The lengthy prison sentences, which were criticized by many Black politicians and Civil Rights activists, were struck down last year in the Fair Sentencing Act which reduced the disparity in sentences for both past convicts and future ones.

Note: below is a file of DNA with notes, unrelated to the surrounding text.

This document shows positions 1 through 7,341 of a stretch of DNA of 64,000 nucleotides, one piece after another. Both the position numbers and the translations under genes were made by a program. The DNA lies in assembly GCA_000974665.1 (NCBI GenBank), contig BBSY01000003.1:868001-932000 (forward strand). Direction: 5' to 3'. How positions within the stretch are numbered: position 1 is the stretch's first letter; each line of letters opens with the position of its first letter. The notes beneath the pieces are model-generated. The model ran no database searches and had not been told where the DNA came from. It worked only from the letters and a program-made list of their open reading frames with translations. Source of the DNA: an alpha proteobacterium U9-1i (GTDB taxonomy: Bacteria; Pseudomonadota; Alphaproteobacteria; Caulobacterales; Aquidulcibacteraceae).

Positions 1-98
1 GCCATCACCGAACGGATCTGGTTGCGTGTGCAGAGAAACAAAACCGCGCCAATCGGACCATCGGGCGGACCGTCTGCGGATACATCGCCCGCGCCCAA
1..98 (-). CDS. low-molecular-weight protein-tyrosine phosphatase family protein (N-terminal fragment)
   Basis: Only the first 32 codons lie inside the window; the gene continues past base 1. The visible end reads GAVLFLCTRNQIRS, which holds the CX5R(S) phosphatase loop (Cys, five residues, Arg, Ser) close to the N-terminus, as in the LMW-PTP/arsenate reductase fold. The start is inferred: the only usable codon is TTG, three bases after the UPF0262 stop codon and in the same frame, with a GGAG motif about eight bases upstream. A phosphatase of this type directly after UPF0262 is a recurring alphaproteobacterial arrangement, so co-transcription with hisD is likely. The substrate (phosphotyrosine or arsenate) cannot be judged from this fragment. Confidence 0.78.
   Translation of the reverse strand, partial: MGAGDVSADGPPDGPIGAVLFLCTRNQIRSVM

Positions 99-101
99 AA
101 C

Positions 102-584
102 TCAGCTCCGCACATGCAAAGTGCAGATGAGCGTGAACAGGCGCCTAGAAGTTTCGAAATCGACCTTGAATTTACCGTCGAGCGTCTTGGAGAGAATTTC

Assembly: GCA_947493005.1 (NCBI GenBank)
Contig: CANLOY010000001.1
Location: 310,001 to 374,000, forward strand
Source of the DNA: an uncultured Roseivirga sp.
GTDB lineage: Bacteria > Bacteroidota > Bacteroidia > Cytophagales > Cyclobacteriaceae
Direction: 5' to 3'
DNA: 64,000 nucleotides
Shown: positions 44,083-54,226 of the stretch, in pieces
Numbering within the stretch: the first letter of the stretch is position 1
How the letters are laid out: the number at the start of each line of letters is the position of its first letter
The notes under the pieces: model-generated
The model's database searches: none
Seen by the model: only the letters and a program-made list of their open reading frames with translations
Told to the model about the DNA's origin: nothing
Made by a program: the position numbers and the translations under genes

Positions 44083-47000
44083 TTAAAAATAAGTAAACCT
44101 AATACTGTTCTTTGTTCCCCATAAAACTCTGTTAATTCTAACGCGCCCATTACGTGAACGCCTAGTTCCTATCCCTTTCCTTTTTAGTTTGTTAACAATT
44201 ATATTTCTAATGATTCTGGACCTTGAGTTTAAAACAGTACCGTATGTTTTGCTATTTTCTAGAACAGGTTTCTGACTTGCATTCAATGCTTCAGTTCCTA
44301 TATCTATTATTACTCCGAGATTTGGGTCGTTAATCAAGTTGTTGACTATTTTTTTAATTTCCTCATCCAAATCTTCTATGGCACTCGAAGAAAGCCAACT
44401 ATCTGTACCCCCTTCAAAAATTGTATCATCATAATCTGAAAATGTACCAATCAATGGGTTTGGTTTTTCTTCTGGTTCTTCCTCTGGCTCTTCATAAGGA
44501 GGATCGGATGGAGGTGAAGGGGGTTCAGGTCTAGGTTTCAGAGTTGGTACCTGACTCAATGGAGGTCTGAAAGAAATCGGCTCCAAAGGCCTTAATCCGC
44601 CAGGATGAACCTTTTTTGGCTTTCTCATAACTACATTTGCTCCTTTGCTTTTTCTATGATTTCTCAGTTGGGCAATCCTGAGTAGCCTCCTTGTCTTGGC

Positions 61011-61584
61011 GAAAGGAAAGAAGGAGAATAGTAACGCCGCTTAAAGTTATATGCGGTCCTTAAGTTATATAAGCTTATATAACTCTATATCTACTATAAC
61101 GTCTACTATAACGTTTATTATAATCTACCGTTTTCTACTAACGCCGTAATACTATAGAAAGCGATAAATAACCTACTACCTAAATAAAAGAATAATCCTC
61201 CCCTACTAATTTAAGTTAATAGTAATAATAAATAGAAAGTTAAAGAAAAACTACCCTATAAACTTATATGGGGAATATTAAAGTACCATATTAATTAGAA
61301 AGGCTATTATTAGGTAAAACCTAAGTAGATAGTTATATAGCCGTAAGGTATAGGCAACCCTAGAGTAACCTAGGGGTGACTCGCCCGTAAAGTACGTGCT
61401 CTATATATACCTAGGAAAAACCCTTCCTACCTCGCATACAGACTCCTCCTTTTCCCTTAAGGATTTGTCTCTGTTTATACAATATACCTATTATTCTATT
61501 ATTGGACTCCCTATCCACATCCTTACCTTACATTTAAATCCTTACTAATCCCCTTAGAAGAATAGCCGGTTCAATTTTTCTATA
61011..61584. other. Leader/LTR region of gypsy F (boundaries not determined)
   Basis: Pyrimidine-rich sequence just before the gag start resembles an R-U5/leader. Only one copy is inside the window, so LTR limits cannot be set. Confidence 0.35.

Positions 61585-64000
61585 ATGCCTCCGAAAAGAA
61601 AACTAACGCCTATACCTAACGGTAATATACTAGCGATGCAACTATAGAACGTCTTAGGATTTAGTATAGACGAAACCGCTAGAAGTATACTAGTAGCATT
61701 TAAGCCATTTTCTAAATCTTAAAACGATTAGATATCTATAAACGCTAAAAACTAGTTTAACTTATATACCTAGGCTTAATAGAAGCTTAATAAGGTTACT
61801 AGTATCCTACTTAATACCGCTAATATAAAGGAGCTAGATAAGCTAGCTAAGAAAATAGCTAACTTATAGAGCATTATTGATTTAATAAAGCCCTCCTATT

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The disparity in sentences for crack versus powder cocaine had long been criticized as racially discriminatory because it disproportionately affected black defendants. Under a law passed in the 1980s, a person convicted of crack possession got the same mandatory prison term as someone with 100 times the amount of powdered cocaine. Five grams of crack, about the weight of five packets of Sweet N’Low, brought a mandatory five years behind bars; it took 500 grams of powdered cocaine to get the same sentence.